Building an additive manufacturing platform from a sustainable perspective
To design and further develop additive manufacturing processes for resource-efficient manufacturing of the electrical insulation components, several 3D printing technologies have been assessed during the NOVUM project. Methods such as material extrusion, material jetting, and sheet lamination have been judged in terms of their feasibility at the industrial scale as well as economic and environmental impacts, by also taking into account the circular economy considerations.
In general, the increased awareness of environmental aspects has led to the seek of more environmentally friendly printable materials to replace oil-based synthetic polymers in 3D printing. Hopefully, the cellulose-based materials developed in this project will promote the use of this renewable and abundant bio-based raw material for the manufacturing of electrical insulators as well as other complex-shaped components in various applications fields in the future.
In the circular economy, materials are used sparingly, and the generation of waste is avoided. One of the major advantages of 3D printing is that the process produces hardly any material loss. The sustainable perspective of 3D printing as a manufacturing method is highlighted even more when considering the on-demand and customer-oriented manufacturing capabilities. The creative utilization of 3D printing can increase the productivity and market competitiveness of traditional industry sectors, such as insulator manufacturing industry, while yielding to reduction in labour time, energy consumption and operational costs.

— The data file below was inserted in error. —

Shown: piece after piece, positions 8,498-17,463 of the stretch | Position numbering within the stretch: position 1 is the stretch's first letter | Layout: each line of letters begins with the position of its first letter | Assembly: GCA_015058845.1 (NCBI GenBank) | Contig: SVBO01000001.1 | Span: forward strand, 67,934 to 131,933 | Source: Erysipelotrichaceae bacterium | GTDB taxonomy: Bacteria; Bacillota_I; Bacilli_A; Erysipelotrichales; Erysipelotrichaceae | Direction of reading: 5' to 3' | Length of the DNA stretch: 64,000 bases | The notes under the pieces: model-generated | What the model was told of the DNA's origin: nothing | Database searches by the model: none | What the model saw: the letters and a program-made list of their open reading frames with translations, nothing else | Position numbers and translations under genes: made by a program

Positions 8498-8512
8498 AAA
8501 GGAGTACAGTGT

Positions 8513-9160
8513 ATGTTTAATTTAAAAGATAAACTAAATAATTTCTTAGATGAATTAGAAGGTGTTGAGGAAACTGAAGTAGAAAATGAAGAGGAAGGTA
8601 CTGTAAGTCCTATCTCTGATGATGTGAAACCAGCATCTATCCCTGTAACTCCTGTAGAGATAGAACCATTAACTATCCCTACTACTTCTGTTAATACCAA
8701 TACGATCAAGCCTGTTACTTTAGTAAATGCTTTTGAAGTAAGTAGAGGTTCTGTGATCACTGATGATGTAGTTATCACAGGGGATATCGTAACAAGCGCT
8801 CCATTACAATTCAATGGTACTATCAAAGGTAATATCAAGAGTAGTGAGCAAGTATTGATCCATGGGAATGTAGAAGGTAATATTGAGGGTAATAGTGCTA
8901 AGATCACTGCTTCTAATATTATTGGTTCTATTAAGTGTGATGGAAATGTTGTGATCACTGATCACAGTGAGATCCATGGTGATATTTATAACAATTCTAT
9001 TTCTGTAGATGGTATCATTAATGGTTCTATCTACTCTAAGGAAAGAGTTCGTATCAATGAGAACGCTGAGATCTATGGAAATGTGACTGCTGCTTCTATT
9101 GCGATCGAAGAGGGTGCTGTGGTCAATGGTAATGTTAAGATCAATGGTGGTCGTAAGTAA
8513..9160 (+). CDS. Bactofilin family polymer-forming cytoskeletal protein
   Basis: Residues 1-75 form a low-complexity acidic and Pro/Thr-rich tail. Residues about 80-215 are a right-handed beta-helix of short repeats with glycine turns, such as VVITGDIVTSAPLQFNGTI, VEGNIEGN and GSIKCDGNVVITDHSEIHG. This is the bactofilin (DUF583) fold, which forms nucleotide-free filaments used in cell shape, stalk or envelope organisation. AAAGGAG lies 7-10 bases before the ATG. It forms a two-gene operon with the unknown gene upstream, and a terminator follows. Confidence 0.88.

In the NOVUM project, 3DTech has concentrated on building a novel 3D printing platform capable of combining several different 3D printing processes and material formulations. The platform will enable rapid R&D solutions and is also upgradable from a desktop unit to industrial mass production purposes, including integration into the new NOVUM pilot line concept. Also, the 3D printing platform has multi-material printing capabilities, which enable printing of cellulose-based granulates as well as pastes into a single construct. So far, the processing technologies have been used in lab-scale, but as the project evolves, the same techniques will be demonstrated in the pilot-scale to produce electrical insulation components in a sustainable manner.